ANNAPOLIS -- Maryland's General Assembly flirted with failure yesterday.
With less than three days to go before tomorrow night's scheduled adjournment, legislators finally inched close to an agreement on next year's state budget.
But they remained miles apart on the tax package that leaders in both houses want to eliminate separate deficits of approximately $250 million in both this year's and next year's state budgets.
If a compromise cannot be reached on taxes, or if a compromise is agreed upon but cannot win enough votes to pass both houses, then a long list of additional budget reductions that would curtail government services at both the state and local levels could go into effect.
Despite the seriousness of the situation, the two houses completed their work last night around the dinner hour and adjourned until tonight, when they will hold a rare Sunday session.
But before the two houses formally convene today, House and Senate budget conferees are expected to discuss which specific state programs should be on the hit list in case no tax increases are passed -- a list generally referred to by lawmakers as the "doomsday" budget.
The legislature found itself so paralyzed last night that House and Senate leaders said they feared they could not pass a budget balanced with taxes or pass one balanced with a "doomsday" list of additional reductions.
Such a stalemate could prevent passage of the budget by
tomorrow's midnight constitutional deadline. That would force the General Assembly into an extended session at which no issue other than the budget could be considered. Any legislation still pending when the regular session ends, including the state's $350 million capital construction budget for next year, would perish.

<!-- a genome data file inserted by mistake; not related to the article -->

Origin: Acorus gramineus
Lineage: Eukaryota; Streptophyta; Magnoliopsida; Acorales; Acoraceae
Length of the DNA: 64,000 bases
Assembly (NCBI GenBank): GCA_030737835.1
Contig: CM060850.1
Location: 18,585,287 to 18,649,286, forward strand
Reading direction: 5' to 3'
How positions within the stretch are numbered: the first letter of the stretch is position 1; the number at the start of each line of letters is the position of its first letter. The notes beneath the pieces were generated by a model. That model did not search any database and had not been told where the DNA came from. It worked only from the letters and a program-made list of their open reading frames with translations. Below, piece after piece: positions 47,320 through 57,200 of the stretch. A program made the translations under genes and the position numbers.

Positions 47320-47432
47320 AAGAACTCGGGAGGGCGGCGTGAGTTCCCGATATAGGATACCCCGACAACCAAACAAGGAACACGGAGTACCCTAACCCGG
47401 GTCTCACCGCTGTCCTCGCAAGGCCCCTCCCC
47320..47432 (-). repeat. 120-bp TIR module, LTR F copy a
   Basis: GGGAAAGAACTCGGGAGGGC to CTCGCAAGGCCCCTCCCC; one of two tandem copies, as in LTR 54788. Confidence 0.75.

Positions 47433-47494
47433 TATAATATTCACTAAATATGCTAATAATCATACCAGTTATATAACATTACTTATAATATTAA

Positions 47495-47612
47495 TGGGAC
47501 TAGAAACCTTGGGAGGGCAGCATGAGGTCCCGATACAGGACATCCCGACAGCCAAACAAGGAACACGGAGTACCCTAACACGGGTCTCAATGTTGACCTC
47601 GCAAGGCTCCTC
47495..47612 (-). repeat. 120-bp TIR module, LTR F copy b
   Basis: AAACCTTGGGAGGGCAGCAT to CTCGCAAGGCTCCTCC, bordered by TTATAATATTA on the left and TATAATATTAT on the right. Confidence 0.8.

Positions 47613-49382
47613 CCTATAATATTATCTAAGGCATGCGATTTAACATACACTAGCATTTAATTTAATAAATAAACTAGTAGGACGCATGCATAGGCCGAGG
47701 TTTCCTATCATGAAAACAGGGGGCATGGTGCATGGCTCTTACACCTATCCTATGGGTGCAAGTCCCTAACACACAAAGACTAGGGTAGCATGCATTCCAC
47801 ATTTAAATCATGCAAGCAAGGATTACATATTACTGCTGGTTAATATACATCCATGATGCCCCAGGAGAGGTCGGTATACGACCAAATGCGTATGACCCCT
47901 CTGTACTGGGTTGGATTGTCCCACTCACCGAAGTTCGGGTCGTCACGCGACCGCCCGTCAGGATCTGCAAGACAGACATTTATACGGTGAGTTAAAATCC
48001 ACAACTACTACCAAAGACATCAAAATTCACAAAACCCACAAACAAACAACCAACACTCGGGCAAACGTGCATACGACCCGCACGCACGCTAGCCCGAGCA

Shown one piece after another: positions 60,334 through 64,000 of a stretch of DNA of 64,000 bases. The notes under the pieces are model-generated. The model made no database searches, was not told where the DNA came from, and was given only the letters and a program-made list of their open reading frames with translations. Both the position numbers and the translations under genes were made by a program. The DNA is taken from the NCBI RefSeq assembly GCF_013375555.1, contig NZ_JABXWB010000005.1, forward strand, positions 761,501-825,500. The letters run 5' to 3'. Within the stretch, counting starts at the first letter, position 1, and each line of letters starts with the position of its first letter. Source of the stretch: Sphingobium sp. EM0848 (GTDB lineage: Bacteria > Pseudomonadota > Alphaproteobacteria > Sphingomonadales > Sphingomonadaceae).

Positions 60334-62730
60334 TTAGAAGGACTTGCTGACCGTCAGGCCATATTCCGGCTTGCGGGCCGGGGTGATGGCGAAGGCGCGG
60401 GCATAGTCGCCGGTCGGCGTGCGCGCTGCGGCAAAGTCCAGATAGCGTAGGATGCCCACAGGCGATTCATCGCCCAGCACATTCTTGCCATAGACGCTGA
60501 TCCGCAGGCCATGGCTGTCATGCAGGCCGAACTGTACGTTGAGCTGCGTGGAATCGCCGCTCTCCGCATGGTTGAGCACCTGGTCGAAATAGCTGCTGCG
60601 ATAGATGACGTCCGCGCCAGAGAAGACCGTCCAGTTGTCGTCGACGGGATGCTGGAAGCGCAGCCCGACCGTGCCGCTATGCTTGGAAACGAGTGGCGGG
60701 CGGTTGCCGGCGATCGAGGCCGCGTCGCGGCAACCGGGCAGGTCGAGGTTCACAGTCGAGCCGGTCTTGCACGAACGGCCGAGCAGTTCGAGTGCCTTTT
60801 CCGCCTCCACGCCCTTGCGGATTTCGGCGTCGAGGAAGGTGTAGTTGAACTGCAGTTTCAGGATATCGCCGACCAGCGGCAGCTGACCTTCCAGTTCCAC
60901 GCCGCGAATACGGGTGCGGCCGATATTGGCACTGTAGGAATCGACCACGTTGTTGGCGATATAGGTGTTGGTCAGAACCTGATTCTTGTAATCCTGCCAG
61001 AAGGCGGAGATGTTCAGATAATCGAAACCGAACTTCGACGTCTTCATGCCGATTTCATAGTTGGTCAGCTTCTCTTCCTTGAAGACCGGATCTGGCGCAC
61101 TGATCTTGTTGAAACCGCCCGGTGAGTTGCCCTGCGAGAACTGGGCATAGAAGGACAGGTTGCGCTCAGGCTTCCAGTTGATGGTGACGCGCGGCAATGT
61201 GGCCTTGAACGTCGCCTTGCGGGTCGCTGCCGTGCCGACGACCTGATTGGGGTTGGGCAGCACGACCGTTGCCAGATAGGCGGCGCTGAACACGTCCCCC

In the midst of this budgetary chaos, members of committees not directly involved in the fiscal issues continued to pass and kill other legislation. One House committee that voted yesterday to give Maryland an official "state dinosaur."
Similarly, the full House and Senate debated and voted on bills unrelated to the budget, such as a bill passed by the Senate that would require men's and women's bathrooms in certain new public buildings to have equal numbers of fixtures. But the Senate spent most of yesterday debating tax issues.
Worried that the omnibus, half-billion-dollar tax bill passed by the House was too big for the Senate to swallow, Senate leaders trimmed the package down and chopped it into three, more edible-size bills.
But even that strategy barely worked.
The first bill, which would raise $200 million in new taxes just to balance the budget, passed 27-20, just three votes more than the 24 required for passage.
The second bill was even more controversial. It calls for raising $47 million in additional taxes to pay for a $30 million "disparity" grant to Baltimore and five poor rural counties, and $17 million to educate disabled children. But it also calls for permitting the state's 24 major jurisdictions to raise their maximum piggyback income tax rate from 50 percent to 60 percent, a shift of authority that many individual senators vehemently opposed.
When the green and red votes flashed up on the electronic tote board on the walls of the Senate chamber, it appeared the bill would fail. But Senate President Thomas V. Mike Miller Jr.,
D-Prince George's, delayed locking in the vote while Budget and Taxation Committee Chairman Laurence Levitan, D-Montgomery, stalled, waiting and hoping for someone to switch from a red no vote to a green yes.
The bill finally passed, 24-23, but only with the support of all nine Baltimore senators, including renegade Julian L. Lapides, who rarely votes for tax increases, and Ralph M. Hughes, whose vote against the same bill two days ago nearly killed it.
The Senate then voted, 25-22, for the third bill, which (combined with one provision of the second bill) would raise Maryland's 18.5-cents-a-gallon gasoline tax to 24.5-cents on May 1.
After all that work, it took the House Ways and Means Committee about 10 minutes to unanimously reject all three bills, throwing them along with the House's omnibus tax package on the table for the tax conferees to sort out.
The tense deadlock left legislators drained. Many rank-and-file lawmakers uninvolved in the budget and tax discussions wondered whether they should pack their bags to go home Tuesday.